Lab 2: Fastq and Quality Scores



Today we will review the fastq file

First, let's download a script discussed in class, and a fastq file.

	wget http://hendrixlab.cgrb.oregonstate.edu/teaching/printAverageQualityScores.py
	wget http://hendrixlab.cgrb.oregonstate.edu/teaching/reads.fastq
      

Move the script into your scripts folder with a command like "mv printAverageQualityScores.py Scripts/.". Next, let's count the number of lines in the fastq file. Given the result, how many reads do you think are contained in this file?

	wc -l reads.fastq
      

Next,let's check what happens when you run the script without any input, or with the "-h" flag.

	python Scripts/printAverageQualityScores.py
	python Scripts/printAverageQualityScores.py -h
      

This is a usage statement printed out, making it clear how to run the script. This is very helpful for writing scripts and is good practice. Now let's run the script with the input file, which will plot the average error probability as a function of position.:

	python Scripts/printAverageQualityScores.py reads.fastq	
      

How does this plot look? What does this say about errors in sequencing data?

Now modify the script to instead of printing the average probability, to print the average quality score. How does this plot compare to the probability plot?.

...

Now let's use a quality trimmer called "fastq_quality_trimmer" to trim our reads based on a quality threshold of 20. First, let's see how this program is run.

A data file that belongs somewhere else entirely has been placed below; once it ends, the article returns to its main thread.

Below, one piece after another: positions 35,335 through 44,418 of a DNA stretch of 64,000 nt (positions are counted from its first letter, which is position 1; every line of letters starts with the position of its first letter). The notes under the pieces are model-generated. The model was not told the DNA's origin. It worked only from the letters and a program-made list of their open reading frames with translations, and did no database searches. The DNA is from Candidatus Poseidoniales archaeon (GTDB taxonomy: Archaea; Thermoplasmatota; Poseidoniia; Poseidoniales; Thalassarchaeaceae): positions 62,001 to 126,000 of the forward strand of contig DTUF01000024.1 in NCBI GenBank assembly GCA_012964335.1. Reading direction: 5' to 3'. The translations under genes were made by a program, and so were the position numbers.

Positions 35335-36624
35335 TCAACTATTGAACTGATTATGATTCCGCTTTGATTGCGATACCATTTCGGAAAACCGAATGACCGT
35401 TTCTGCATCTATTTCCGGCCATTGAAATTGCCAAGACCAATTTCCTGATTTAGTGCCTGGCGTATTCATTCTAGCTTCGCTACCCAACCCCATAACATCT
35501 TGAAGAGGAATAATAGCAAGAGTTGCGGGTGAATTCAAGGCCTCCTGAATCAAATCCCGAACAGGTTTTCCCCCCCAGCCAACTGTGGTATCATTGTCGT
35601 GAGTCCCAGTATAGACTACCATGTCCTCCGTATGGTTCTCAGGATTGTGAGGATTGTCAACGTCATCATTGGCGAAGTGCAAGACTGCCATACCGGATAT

$ fastq_quality_trimmer -h

usage: fastq_quality_trimmer [-h] [-v] [-t N] [-l N] [-z] [-i INFILE] [-o OUTFILE]
Part of FASTX Toolkit 0.0.13 by A. Gordon (gordon@cshl.edu)

   [-h]         = This helpful help screen.
   [-t N]       = Quality threshold - nucleotides with lower 
                  quality will be trimmed (from the end of the sequence).
   [-l N]       = Minimum length - sequences shorter than this (after trimming)
                  will be discarded. Default = 0 = no minimum length. 
   [-z]         = Compress output with GZIP.
   [-i INFILE]  = FASTQ input file. default is STDIN.
   [-o OUTFILE] = FASTQ output file. default is STDOUT.
   [-v]         = Verbose - report number of sequences.
                  If [-o] is specified,  report will be printed to STDOUT.
                  If [-o] is not specified (and output goes to STDOUT),
                  report will be printed to STDERR.

      

Gotcha: The help menu doesn't tell you what value to subtract for some reason. This is done with the "-Q 33" flag. The full command is this:

	fastq_quality_trimmer -t 20 -i reads.fastq -o reads.qc.fastq -Q 33
      

Note: the "printAverageQualityScores.py" script will no longer work for data of varying length. Now that we've trimmed the reads, let's see how the resulting length distribution looks. This can be achieved by a second modification of the script to simply print the lengths of the trimmed reads.

	wget http://hendrixlab.cgrb.oregonstate.edu/teaching/printFastqReadLengths.py
      

Move this script into your scripts folder. This script can be run by the following command, similar to the first script:

	python Scripts/printFastqReadLengths.py reads.qc.fastq
      

Please take a look at this script and see how it works. This script will also produce a pdf file, showing the resulting read length distribution. The difference is, it is on a logscale on the y-axis using the line:

	pyplot.yscale('log')
      

Question: How does the read quality data compare to the length data after trimming? Is the result reasonable?